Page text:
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JC Stinville

"Leveraging Plastic Delocalization in Metallic Materials to Access Extraordinary Fatigue Strength"

Event Details:

Thursday, November 16, 2023
4:30pm - 5:30pm PST

Location

Bldg. 530, Room 127

Abstract: To design high-performance structural metallic materials, a thorough comprehension of how their microstructure governs their macroscopic response and how they deform at the nanometer scale is essential. Thanks to recent advancements in electron microscopy technologies, automation, and computer science, high-resolution data can now be collected over representative microstructural regions during mechanical loading and analyzed rapidly. The associated statistical results demonstrate that the fatigue strength of metallic materials is controlled by the intensity of the localization of the plasticity at the nanometer scale, with materials displaying intense localization having poor fatigue strength and vice versa.   Here, we present an innovative approach to manipulating plastic localization during deformation by inducing mechanisms of plastic delocalization, which reduce the intensity of the localization during deformation. We use pre-deformation pathways in extreme conditions to generate initial plastic deformation states that trigger plastic delocalization mechanisms during further deformation, resulting in extraordinary improvement in fatigue strength.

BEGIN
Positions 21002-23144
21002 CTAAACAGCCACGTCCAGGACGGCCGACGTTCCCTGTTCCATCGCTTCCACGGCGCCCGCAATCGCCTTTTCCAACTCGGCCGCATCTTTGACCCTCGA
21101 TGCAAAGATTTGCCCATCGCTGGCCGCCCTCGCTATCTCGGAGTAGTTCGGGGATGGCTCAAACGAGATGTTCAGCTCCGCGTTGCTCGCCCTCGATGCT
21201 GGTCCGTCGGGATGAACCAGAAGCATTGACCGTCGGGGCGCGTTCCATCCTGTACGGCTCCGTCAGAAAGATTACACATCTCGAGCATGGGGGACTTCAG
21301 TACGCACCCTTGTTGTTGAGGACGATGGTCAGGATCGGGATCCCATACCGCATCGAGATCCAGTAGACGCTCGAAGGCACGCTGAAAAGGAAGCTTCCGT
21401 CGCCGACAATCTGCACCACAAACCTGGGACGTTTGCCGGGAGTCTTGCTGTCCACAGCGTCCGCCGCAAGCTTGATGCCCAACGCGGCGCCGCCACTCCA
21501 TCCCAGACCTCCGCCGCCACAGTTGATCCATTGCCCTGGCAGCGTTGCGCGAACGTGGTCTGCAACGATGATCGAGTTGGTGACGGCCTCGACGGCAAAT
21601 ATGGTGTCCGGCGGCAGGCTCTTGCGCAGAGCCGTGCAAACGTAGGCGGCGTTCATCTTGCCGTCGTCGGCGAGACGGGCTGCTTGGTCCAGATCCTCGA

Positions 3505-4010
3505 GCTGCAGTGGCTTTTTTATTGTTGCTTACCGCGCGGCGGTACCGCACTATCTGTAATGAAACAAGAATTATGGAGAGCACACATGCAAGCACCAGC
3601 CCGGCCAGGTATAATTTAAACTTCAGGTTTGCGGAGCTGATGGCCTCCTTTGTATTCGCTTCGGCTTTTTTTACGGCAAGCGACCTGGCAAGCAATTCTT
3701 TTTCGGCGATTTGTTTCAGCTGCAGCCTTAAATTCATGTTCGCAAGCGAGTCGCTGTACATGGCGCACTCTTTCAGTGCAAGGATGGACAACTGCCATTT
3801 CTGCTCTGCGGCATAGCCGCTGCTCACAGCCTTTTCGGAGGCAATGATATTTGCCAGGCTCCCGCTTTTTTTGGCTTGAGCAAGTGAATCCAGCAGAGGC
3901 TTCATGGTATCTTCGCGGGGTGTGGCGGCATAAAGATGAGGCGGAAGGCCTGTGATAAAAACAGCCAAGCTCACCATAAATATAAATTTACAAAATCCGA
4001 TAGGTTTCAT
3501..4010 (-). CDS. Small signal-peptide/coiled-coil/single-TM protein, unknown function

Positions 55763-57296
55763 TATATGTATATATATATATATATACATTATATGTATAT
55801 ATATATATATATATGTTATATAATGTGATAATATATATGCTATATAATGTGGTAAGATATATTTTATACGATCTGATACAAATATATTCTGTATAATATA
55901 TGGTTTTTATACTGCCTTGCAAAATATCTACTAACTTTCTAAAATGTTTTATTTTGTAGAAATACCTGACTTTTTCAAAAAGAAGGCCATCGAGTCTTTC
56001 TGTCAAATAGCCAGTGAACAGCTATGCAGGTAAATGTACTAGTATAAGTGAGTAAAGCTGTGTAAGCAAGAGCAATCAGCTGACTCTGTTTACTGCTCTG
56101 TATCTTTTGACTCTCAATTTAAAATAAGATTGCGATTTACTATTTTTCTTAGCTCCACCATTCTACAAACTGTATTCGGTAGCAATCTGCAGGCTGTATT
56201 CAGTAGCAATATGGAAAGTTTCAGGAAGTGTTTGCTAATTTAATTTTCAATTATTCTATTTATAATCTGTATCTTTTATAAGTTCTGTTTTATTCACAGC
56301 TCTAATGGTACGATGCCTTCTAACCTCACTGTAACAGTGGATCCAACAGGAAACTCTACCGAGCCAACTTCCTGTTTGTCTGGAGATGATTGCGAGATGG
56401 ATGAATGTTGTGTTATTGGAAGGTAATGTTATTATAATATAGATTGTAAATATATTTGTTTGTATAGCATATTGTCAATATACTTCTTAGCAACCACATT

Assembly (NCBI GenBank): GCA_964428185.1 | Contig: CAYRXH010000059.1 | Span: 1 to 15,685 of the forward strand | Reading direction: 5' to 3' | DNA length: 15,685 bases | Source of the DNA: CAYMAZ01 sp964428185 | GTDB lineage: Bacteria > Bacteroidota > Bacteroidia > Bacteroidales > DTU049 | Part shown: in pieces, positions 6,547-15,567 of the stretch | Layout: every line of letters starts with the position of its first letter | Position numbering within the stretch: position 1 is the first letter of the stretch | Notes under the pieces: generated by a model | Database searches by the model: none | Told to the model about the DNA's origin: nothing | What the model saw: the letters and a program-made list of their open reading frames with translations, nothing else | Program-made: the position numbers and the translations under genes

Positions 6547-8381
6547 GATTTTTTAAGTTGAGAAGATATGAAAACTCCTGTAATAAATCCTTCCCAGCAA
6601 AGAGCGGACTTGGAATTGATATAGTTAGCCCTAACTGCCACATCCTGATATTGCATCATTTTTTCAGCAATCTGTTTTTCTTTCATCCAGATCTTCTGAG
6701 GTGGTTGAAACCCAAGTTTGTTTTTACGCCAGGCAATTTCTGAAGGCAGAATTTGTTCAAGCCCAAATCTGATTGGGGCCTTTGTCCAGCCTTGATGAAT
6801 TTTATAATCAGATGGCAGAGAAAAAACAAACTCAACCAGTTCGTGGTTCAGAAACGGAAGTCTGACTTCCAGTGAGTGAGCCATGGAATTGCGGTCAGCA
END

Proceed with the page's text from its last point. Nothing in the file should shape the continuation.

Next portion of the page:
Bio: Dr. Jean-Charles Stinville holds a Ph.D. in Solid Mechanics, Materials Science, and Mechanical Engineering and an aerospace engineering degree from French Grande Ecoles. In 2012, he joined the Materials Department at the University of California Santa Barbara and became a Research Specialist in 2015. As a Research Specialist, he has led efforts around the experimental development of in-situ characterization techniques for metallic materials deformation identification. He holds appointments in the Materials Science and Engineering Department and the Materials Research Laboratory as an assistant professor at the University of Illinois at Urbana-Champaign. His group designs sustainable and high-performance alloys for applications in extreme environments. In addition, they develop advanced experimental and numerical tools to tailor materials at the nano- to micrometer scales to improve their performances.

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